Fusing functional signals by sparse canonical correlation analysis improves network reproducibility

We contribute a novel multivariate strategy for computing the structure of functional networks in the brain from arterial spin labeling (ASL) MRI. Our method fuses and correlates multiple functional signals by employing an interpretable dimensionality reduction method, sparse canonical correlation analysis (SCCA). There are two key aspects of this contribution. First, we show how SCCA may be used to compute a multivariate correlation between different regions of interest (ROI). In contrast to averaging the signal over the ROI, this approach exploits the full information within the ROI. Second, we show how SCCA may simultaneously exploit both the ASL-BOLD and ASL-based cerebral blood flow (CBF) time series to produce network measurements. Our approach to fusing multiple time signals in network studies improves reproducibility over standard approaches while retaining the interpretability afforded by the classic ROI region-averaging methods. We show experimentally in test-retest data that our sparse CCA method extracts biologically plausible and stable functional network structures from ASL. We compare the ROI approach to the CCA approach while using CBF measurements alone. We then compare these results to the joint BOLD-CBF networks in a reproducibility study and in a study of functional network structure in traumatic brain injury (TBI). Our results show that the SCCA approach provides significantly more reproducible results compared to region-averaging, and in TBI the SCCA approach reveals connectivity differences not seen with the region averaging approach.

For each metric, using both region averaging (orange) and SCCA (yellow), connectivity matrices were calculated from ASL data acquired in separate acquisitions in the same day and for data acquired one week apart. Whole network correlations were then calculated to examine reliability for the daily (left) and weekly (right) data for each subject. Here we illustrate results using sparsity values of s=t=0.05. A range of sparsity values (s=t) up to 0.25 were examined and these higher values did not produce qualitatively different results.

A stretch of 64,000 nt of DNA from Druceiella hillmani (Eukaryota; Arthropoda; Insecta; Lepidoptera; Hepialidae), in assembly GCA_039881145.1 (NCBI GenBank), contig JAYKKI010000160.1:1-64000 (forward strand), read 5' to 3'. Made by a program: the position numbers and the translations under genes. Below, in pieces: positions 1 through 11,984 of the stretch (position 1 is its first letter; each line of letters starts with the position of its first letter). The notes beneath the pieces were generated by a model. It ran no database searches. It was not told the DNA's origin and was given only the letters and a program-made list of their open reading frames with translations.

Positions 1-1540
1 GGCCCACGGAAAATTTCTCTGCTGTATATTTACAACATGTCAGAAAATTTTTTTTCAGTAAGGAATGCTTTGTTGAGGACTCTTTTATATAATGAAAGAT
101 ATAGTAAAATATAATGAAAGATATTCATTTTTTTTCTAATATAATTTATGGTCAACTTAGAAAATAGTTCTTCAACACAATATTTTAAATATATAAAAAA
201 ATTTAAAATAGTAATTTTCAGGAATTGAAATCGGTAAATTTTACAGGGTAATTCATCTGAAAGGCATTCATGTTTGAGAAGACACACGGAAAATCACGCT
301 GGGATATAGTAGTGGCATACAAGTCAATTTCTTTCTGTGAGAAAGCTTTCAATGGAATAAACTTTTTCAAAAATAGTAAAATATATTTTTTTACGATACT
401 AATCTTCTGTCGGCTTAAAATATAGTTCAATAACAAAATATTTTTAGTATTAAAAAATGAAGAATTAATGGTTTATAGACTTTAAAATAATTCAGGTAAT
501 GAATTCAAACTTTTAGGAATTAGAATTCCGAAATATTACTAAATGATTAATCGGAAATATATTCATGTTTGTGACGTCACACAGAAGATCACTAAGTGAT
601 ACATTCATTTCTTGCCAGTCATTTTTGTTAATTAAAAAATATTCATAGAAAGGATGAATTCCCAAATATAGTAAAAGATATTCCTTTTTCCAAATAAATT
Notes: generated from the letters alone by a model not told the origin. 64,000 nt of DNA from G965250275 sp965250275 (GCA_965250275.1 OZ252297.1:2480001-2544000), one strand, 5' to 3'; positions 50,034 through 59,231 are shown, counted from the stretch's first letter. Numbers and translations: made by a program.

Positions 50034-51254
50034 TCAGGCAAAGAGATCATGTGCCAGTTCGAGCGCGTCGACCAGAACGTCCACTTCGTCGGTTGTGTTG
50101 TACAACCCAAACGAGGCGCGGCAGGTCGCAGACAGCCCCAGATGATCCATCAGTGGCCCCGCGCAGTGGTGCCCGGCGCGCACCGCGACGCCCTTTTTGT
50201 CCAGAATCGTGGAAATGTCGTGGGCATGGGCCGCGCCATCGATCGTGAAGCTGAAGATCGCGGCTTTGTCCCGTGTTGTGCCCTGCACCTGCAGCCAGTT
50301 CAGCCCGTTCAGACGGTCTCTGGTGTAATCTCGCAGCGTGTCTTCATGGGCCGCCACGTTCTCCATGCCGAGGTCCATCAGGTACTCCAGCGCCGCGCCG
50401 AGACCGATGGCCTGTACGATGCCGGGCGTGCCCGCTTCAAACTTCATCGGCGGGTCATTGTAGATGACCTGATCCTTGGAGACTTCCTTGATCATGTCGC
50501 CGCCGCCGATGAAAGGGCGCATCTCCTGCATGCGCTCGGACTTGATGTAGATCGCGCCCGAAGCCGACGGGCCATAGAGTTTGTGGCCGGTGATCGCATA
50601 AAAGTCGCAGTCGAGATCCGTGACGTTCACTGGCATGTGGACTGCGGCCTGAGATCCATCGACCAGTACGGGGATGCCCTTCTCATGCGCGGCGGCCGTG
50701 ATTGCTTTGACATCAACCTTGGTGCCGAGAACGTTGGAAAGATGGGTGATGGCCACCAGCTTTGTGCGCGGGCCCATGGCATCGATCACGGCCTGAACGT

For each metric, using both region averaging (orange) and SCCA (yellow), connectivity matrices were calculated from ASL data acquired in separate acquisitions in the same day and for data acquired one week apart. Whole network correlations were then calculated to examine reliability for the daily (left) and weekly (right) data for each subject. Here we illustrate results using sparsity values of s=t=0.05. A range of sparsity values (s=t) up to 0.25 were examined and these higher values did not produce qualitatively different results.

J. T. Duda, J. A. Detre, J. Kim, J. Gee, and B. B. Avants, “Fusing functional signals by sparse canonical correlation analysis improves network reproducibility,” in Medical image computing and computer-assisted intervention–miccai 2013, Springer, 2013, pp. 635-642.

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Relating Cerebral Blood Flow to Structural & Functional Metrics in Typically Developing Children


Sample slices from the multivariate atlas used as a basis for neuro-anatomical comparison.

Purpose: To evaluate the relationships between cerebral blood flow and other magnetic resonance (MR) imaging based measures such as fractional anisotropy, magnetic transfer ratio, cortical thickness and mean resting state BOLD signal in typically developing children.